Another view of the Shard. This 87-storey building is the tallest in the European Union. It opened to the public in February of this year.
The London Dungeon.
The Shard and City Hall from Tower Bridge.
The Tower of London with modern skyscrapers in the background.
Five Kings House on the corner of Queen Street Place and Upper Thames Street.
The old City of London School is now occupied by JP Morgan. The new school is near the Millenium Bridge just down from St Paul’s.
Silver Dragons mark the boundaries of the original City of London.
Cleopatra’s Needle was built more than a thousand years before Cleopatra was born. There’s a twin obelisk in New York.
Every now and then the London Eye would come into view.
The old St Thomas Hospital hiding behind the trees. Ian McEwan fans will remember that Briony worked here nursing the wounded soldiers from Dunkirk in Atonement. The modern hospital is next door.
The oldest portion of Lambeth Palace.
Remember that roundabout in European Vacation? It’s at the foot of Lambeth Bridge. PS: there’s a treat for you at the end of this posting.
The view from Lambeth Bridge. This was our sixth and final crossing of the Thames during our tour.
Then we passed Westminster Abbey, St James Park, Buckingham Palace, Victoria Station, the Belgravia area, Wellington Arch, Hyde Park, Marble Arch, Grosvenor Square and Green Park where we hopped off to get some lunch at Henry’s Cafe on Piccadilly (The food was so-so but the Rev James ale was lovely!).
Bust of King Charles I on St Margaret’s Church at Parliament Square.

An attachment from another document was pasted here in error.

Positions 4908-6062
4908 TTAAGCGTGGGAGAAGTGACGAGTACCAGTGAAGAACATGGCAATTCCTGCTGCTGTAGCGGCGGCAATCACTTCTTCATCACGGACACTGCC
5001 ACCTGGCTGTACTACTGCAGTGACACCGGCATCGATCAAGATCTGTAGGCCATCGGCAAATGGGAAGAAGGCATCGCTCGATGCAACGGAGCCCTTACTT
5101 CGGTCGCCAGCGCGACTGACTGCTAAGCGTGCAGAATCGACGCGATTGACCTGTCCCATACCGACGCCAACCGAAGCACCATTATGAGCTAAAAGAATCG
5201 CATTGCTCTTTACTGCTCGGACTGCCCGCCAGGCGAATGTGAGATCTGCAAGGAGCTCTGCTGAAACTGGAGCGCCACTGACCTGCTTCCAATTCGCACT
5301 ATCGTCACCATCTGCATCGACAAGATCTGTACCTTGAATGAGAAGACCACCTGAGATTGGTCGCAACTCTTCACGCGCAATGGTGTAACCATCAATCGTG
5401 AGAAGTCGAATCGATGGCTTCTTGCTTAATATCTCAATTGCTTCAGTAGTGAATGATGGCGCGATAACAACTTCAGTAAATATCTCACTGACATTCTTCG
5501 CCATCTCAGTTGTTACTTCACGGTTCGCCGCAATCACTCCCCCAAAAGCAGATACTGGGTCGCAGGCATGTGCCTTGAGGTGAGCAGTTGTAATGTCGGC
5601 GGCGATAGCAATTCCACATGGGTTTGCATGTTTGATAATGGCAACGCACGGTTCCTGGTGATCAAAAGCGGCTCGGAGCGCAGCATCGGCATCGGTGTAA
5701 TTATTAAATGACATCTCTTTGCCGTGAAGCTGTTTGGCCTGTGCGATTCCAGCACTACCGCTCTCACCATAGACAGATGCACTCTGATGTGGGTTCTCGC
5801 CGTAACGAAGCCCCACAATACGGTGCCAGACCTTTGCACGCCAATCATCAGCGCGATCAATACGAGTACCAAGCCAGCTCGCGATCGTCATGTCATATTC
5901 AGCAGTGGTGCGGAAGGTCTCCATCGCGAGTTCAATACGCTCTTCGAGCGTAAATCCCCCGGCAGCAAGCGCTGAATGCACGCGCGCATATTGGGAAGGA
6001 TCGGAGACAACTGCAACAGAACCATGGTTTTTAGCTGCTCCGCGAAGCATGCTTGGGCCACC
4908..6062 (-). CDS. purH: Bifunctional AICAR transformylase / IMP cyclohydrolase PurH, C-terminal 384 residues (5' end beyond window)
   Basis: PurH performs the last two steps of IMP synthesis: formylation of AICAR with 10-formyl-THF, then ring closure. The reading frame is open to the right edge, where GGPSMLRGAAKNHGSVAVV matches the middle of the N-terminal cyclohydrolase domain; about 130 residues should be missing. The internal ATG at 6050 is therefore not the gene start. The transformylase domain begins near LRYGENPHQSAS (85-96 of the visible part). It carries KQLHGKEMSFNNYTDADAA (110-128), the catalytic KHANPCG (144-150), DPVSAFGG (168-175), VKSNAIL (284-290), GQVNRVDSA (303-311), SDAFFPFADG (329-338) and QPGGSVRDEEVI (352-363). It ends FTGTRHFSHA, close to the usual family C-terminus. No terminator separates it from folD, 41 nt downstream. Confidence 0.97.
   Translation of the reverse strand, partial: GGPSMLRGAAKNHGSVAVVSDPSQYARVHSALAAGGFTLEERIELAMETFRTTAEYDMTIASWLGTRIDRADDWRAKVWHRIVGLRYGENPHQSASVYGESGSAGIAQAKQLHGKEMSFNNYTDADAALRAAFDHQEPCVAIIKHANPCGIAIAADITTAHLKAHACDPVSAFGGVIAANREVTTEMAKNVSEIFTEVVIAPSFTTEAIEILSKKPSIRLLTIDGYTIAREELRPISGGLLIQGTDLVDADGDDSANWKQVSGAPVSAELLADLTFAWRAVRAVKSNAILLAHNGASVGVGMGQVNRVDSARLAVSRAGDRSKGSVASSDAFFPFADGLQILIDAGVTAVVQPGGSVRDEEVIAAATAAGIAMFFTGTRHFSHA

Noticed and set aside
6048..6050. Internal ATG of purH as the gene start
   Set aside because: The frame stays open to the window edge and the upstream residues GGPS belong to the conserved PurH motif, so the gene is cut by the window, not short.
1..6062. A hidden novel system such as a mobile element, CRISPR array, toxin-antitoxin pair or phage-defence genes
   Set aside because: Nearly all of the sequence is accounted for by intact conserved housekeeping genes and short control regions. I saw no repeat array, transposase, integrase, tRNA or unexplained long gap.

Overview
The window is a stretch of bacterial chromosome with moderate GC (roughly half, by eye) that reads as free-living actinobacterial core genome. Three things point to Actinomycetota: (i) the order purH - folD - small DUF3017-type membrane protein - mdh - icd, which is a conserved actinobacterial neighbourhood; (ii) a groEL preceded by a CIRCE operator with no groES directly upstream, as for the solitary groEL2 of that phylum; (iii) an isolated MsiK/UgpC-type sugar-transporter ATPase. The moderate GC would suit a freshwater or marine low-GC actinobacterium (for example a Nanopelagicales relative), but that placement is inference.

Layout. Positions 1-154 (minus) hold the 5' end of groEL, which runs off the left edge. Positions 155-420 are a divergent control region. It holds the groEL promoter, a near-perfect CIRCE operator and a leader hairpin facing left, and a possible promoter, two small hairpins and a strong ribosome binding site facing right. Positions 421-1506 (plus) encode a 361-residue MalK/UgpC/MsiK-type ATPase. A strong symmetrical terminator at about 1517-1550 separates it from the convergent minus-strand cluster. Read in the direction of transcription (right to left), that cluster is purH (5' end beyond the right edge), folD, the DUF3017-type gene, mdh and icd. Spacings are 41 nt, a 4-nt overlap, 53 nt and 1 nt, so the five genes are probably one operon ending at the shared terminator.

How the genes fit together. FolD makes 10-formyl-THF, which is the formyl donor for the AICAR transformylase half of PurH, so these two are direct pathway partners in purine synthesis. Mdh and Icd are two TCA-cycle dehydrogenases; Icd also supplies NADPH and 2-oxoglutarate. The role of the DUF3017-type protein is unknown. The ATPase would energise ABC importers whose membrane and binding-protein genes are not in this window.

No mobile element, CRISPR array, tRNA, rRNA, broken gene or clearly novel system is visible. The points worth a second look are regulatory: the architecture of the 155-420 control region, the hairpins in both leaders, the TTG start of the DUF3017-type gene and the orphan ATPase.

Westminster Abbey north entrance is now the main entrance. The west entrance is now the main exit).
More Westminster Abbey.
Royal weddings and coronations are held at Westminster Abbey.
The Bluecoat School on Caxton Street was built in 1709 but was closed in 1926. It was recently used as a cafe but is now empty.
Approaching the front of Buckingham Palace. The Queen doesn’t like buses in front of her house. So we had to drive by a side street.
A side entrance to Buckingham Palace.
Westminster Cathedral bell tower in the background. The Cathedral is Catholic; the Abbey is Anglican.
Artillery Memorial and Wellington Arch in Hyde Park Corner.
After lunch we hopped on another bus and drove past Hyde Park and Marble Arch again but continued on down Gloucester to Marleybone, Regent Street, Piccadilly Circus, Haymarket and Trafalgar Square where we first hopped on four hours previously. We stayed on the bus for two more stops to Westminster Bridge in order to catch the cruise down the Thames to Tower Bridge.
Eisenhower statue in Grosvenor Square. That’s the US Embassy on the right.
Ripley’s Believe It or Not Museum at Piccadilly Circus.
Her Majesty’s Theatre on Haymarket.
St Martin’s in the Fields Church on Trafalgar Square. The National Gallery is on the left.
Passing by Trafalgar Square.
Now here’s a treat for those of you who have managed to get through this long posting: Click here to see that hilarious scene in European Vacation where the Griswolds encounter that famous roundabout near Lambeth Bridge.